manage["NumCP"] = manage[["CFarm", "Buffer", "Terrace", "Waterway"]].sum(axis=1)
manage["AnyCP"] = manage[["CFarm", "Buffer", "Terrace", "Waterway"]].any(axis=1)

manage.dropna(axis=1, thresh=50, inplace=True)
In [5]:
%matplotlib inline
import matplotlib.pyplot as plt

def boxplot(df:pd.DataFrame, name:str, by="AnyCP", ax=None):
    """A helper function to plot boxplots in log scale and annotate the median"""
    ax = ax or plt.gca()
    _ = df.boxplot(name, by=by, ax=ax)
    ax.set_yscale('log')
    ax.autoscale()
    ax.grid(False)
    medians = df[name].groupby(df[by]).median().values
    ticks = ax.get_xticklabels()
    for median, tick in zip(medians, ticks):
        ax.text(x=tick.get_position()[0], y=median, s=median, horizontalalignment="center")
In [6]:
fig, axes = plt.subplots(2, 2)
fig.set_size_inches(14,14)
boxplot(manage, "AvgTPLoad", ax=axes[0][0])
boxplot(manage, "AvgTNLoad", ax=axes[0][1])
boxplot(manage, "Avg.N.Applied", ax=axes[1][0])
boxplot(manage, "Avg.P.Applied", ax=axes[1][1])
plt.tight_layout()

Causal inference

The box-plots above show both the outcome and several features are correlated with the treatment, which indicates that there is some bias in the data. We will now use causallib to estimate the effect of treatment by correcting for these biases.

As features, we use the amount of phosphorus and nitrogen applied, the total amount of water runoff, the soil volume, the phosphosros application method, and the type of land use (LU).

In [7]:
from causallib.estimation import IPW
from sklearn.linear_model import LogisticRegression
In [8]:
lr = LogisticRegression(solver='lbfgs', max_iter=500)
ipw = IPW(lr)
In [9]:
y = np.log(manage["AvgTPLoad"])

a = manage["AnyCP"]

X = pd.DataFrame({"Runoff": np.log(manage["Avg.Runoff"]),
                  "Soil": np.log(manage["Avg.SoilL"] + 1),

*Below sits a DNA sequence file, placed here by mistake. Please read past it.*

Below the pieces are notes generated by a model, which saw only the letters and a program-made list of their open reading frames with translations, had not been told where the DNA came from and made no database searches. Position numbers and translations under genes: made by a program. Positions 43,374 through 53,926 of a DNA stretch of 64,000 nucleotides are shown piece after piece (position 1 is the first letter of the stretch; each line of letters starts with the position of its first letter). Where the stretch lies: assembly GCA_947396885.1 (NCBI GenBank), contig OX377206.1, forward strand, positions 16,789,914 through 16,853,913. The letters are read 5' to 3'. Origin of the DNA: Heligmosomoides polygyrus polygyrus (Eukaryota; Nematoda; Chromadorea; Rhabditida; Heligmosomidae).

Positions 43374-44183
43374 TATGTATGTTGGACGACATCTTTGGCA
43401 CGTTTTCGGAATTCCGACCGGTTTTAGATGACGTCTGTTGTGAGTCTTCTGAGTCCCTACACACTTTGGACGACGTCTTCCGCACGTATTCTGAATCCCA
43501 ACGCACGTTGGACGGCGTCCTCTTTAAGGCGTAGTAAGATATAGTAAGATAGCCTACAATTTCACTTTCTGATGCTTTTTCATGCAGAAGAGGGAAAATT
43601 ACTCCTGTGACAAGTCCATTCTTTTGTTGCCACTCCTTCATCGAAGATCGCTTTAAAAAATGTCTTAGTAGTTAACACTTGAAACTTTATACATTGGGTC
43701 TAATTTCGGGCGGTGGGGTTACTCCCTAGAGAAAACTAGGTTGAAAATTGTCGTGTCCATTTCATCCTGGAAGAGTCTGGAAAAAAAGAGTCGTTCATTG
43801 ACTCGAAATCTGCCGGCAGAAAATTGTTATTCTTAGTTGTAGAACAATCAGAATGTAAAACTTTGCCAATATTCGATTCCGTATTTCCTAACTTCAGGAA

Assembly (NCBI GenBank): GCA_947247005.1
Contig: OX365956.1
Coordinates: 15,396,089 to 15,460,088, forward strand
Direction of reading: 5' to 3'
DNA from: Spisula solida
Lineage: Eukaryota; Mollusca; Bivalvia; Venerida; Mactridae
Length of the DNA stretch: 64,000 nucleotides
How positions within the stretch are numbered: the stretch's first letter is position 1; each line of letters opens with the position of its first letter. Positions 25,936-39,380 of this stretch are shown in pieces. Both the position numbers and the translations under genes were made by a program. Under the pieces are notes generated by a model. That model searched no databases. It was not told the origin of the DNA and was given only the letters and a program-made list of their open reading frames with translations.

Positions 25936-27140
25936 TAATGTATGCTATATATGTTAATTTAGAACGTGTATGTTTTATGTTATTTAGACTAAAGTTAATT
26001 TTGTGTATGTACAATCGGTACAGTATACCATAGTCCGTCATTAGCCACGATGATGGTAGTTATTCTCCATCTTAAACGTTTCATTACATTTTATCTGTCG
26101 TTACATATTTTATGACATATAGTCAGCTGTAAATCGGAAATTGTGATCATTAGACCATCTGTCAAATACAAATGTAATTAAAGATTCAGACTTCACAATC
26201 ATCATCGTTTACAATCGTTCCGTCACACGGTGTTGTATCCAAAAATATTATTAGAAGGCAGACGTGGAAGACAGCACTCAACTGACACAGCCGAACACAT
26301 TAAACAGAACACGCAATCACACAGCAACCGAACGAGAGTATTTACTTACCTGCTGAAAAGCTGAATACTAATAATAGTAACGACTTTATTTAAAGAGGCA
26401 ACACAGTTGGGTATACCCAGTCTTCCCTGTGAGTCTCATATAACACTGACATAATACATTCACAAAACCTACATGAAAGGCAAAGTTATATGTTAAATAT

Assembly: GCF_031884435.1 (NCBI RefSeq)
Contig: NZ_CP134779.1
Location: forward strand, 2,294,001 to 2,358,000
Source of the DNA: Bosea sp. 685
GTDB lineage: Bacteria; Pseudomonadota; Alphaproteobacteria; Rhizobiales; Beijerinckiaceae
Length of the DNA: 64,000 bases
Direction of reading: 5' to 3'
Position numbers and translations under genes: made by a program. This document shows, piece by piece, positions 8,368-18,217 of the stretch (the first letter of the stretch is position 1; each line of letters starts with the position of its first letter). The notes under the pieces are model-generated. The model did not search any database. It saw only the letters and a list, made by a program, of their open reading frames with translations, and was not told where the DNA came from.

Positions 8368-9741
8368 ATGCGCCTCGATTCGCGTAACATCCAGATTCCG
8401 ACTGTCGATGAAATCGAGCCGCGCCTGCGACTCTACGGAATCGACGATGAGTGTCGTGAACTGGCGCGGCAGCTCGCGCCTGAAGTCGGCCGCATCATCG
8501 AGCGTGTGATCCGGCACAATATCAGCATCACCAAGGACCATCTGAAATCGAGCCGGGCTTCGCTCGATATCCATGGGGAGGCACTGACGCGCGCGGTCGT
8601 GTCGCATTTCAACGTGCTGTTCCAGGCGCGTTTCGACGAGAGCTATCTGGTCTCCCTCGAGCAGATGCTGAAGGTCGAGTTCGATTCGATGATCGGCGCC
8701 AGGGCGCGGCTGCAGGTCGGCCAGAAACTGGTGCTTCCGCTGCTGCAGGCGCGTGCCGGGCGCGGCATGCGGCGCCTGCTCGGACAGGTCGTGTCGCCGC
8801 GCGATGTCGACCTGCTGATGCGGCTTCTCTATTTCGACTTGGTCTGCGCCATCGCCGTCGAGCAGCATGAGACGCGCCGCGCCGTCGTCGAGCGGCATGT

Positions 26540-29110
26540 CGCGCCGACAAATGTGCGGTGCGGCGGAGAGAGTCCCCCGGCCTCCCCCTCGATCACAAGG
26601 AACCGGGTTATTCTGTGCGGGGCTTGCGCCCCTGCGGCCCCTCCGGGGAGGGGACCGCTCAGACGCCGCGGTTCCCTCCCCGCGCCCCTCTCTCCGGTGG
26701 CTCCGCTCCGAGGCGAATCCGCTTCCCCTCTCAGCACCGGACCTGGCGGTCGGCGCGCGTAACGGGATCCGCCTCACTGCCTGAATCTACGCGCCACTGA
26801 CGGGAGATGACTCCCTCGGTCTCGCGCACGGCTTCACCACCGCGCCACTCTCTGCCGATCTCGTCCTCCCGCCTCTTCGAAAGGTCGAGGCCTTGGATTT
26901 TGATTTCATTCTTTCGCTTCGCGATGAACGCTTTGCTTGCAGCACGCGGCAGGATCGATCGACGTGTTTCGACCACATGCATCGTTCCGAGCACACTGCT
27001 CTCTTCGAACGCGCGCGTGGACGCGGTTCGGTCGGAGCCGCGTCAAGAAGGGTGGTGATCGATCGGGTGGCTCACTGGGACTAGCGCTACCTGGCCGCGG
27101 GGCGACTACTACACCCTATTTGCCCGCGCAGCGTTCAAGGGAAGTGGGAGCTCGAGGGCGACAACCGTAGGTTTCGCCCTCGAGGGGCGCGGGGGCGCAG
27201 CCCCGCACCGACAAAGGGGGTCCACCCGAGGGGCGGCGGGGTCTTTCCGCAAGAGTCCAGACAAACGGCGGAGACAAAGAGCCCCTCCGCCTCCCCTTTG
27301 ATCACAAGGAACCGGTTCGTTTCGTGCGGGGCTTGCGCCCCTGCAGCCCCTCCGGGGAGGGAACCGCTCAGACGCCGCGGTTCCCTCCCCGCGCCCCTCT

"PApplied": np.log(manage["Avg.P.Applied"] + 1),
                  "NApplied": np.log(manage["Avg.N.Applied"] + 1)})
X = pd.concat([X, pd.get_dummies(manage["F.AppMethod1"], prefix="Method"), 
               pd.get_dummies(manage["ShortLU"], prefix="LU"),
               pd.get_dummies(manage["Tillage"], prefix="Tillage")], axis=1)
X.fillna(X.median(axis=0), inplace=True)

y = y.dropna()  # remove the data where there is no outcome
a, X = a[y.index], X.loc[y.index]

print(X.shape)
X.head()
(222, 23)
Out[9]:
Runoff Soil PApplied NApplied Method_Incorporated Method_Injected Method_Surface Applied Method_Unknown LU_Alfalfa LU_Corn ... LU_Other LU_Pasture LU_Peanuts LU_Rotation LU_Sorghum LU_Soybeans Tillage_Conservation Tillage_Conventional Tillage_No Till Tillage_Pasture
RecordID
260 0.009950 4.529368 3.288402 4.430817 0 0 1 0 1 0 ... 0 0 0 0 0 0 0 0 0 1
261 1.615420 4.726502 3.288402 4.430817 0 0 1 0 1 0 ... 0 0 0 0 0 0 0 0 0 1
93 5.010635 5.525453 3.806662 3.713572 0 0 0 1 1 0 ... 0 0 0 0 0 0 0 0 0 1
68 3.295837 1.609438 3.157000 4.430817 0 0 0 1 1 0 ... 0 0 0 0 0 0 0 0 0 1
259 1.308333 6.669498 3.465736 4.430817 0 0 1 0 0 0 ... 1 0 0 0 0 0 0 1 0 0

5 rows × 23 columns

In [10]:
ipw.fit(X, a)  # train the propensity model to apply causal inference 
Out[10]:
IPW(clip_min=None, clip_max=None, use_stabilized=False,
    learner=LogisticRegression(max_iter=500))
In [11]:
pd.DataFrame({"causal": np.exp(ipw.estimate_population_outcome(X, a, y)),
              "marginal": np.exp(y.groupby(a).mean())})
Out[11]:
causal marginal
AnyCP
False 0.695621 0.592249
True 0.515510 0.798039

We can see that the causal inference identifies that using any CP will reduce the phosphorus load, while the marginal observation (just checking what happened in treated vs. untreated areas) shows the opposite trend. How can this be?

Evaluation and adjustments

One way to understand what is occurring is to evaluate the performance of the propensity model and check how consistent it is. Causallib provides the tools to do this.

In [12]:
from causallib.evaluation import PropensityEvaluator
In [13]:
evaluator = PropensityEvaluator(ipw)
_ = evaluator.evaluate_simple(X, a, y, plots=["roc_curve", "weight_distribution", "calibration", 
                                          "covariate_balance_love"])